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If you’re not watching the BBC’s “Sherlock”, their modernization of the Arthur Conan Doyle “police consultant”, you are seriously missing out on some good stuff. The writing on this show is just downright brilliant, even if they tend to fart out a bad second episode each season. Thankfully, even the worst episode of “Sherlock” is still better than 90% of the dreck out there on TV land nowadays.
Season 2 of “Sherlock” has brought us a dominatrix Irene Adler, the hounds of Baskerville, and a fatal duel with Sherlock’s greatest arch nemesis, Moriarty. So what’s next for Holmes and Sherlock? Season 3, of course. Showrunner Steven Moffat has already confirmed this. The producer/writer also dropped some ideas for future “Sherlock” storylines:
I fondly imagine it’d be nice to stop it for a while and come back and see what they’re like in their 40s or 50s. Because normally these two characters are portrayed in their 50s. So we’re actually at the beginning. It might be interesting in a couple of decades when they come back and [we] see what they’re like.
We all know that John Watson is a bit of a horn dog on the show, so might that lead to matrimony for the Afghan war vet? Moffat seems to think so, and said nuptials may end Holmes and Watson’s living arrangements:
He and Holmes don’t always live together and I think that’s become a lazy way of doing Sherlock Holmes – they always live together. They didn’t actually and why would they? Nobody flat-shares forever, so there’s loads of details we can get in there.
Meanwhile, remember the news that CBS was looking to do their own version of a modern Sherlock Holmes set in modern New York? It’ll apparently be called “Elementary”, and the BBC is having none of it. Can you say, “Potential lawsuit?”
Sue Vertue, Sherlock Executive Producer at Hartswood Films, said: “We understand that CBS are doing their own version of an updated Sherlock Holmes. It’s interesting, as they approached us a while back about remaking our show. At the time, they made great assurances about their integrity, so we have to assume that their modernised Sherlock Holmes doesn’t resemble ours in any way, as that would be extremely worrying.” She added: “We are very proud of our show and like any proud parent, will protect the interest and wellbeing of our offspring.”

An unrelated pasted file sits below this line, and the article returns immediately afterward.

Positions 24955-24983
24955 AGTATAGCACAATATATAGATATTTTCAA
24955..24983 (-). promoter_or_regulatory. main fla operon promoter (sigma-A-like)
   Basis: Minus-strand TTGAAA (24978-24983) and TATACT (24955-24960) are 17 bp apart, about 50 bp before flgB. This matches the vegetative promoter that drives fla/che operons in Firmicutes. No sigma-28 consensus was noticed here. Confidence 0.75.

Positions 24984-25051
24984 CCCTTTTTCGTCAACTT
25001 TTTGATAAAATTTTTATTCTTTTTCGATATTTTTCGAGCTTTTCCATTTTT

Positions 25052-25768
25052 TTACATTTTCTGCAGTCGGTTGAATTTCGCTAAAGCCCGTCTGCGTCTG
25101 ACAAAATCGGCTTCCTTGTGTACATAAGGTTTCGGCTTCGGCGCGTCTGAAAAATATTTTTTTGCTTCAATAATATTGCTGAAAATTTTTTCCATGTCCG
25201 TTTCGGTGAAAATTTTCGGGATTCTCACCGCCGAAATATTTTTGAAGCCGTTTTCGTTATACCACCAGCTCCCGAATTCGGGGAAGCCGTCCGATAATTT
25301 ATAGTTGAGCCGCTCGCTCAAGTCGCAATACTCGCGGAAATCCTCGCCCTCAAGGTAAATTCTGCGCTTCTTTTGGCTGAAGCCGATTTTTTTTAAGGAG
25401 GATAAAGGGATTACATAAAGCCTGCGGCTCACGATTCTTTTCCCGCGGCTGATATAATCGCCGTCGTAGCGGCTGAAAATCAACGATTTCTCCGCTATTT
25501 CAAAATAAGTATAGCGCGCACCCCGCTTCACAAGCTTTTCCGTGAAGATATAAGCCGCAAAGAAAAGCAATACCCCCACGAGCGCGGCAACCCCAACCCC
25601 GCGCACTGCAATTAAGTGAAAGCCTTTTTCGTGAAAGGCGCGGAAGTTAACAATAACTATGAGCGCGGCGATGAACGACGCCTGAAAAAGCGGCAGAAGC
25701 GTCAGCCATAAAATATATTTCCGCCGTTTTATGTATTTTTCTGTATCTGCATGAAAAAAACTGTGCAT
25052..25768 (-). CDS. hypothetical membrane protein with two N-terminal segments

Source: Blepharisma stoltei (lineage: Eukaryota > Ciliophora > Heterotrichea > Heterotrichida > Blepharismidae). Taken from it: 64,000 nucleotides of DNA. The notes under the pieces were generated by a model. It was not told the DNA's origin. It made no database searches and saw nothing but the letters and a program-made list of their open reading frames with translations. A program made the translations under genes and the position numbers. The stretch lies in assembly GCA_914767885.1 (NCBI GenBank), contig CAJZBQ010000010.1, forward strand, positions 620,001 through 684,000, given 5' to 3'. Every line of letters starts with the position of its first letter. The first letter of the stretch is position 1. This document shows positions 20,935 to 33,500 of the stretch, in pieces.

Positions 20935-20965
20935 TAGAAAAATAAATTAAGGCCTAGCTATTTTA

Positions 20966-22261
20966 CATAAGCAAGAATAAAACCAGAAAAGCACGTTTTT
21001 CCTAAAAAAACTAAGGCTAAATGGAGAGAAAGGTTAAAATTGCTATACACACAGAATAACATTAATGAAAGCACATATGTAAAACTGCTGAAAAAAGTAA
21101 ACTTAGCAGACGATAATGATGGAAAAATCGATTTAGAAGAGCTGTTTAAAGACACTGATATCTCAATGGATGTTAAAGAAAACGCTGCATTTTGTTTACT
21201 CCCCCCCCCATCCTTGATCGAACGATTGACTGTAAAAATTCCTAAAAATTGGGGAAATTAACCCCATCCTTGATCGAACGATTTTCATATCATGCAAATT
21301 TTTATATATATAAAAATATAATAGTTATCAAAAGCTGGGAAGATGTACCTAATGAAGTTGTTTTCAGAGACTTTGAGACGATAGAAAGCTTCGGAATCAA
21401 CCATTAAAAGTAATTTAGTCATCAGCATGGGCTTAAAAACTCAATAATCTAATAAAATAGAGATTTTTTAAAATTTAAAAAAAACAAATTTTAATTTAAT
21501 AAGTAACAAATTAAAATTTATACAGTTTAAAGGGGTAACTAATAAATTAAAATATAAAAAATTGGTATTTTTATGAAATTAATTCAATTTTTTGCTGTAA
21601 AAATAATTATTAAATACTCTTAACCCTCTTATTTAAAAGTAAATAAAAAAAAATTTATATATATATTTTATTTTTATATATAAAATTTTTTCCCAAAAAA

Apparently while you can’t actually copyright Sherlock Holmes in the modern era, you can get as close to copyrighting Holmes’ use of cellphones, computers, and text messaging, three things that figure very prominently into the BBC’s “Sherlock”. I honestly don’t know how you could even claim rights to THAT. I mean, if you’re going to “modernize” something, you have to include the “modern” environment, which, in this case, would include cellphones, computers, and text messaging.
In any case, I really don’t expect CBS to let this deter them one bit. The idea of an American Sherlock Holmes is interesting, and while the BBC’s “Sherlock” is a bona fide cult hit on American soil, it’s still, well, just a cult show here. Frankly, I kinda like the idea of having two Sherlock Holmes TV show, especially since the Brits seem to take forever to do theirs, and all we get are three episodes (albeit 90-minutes each) every year.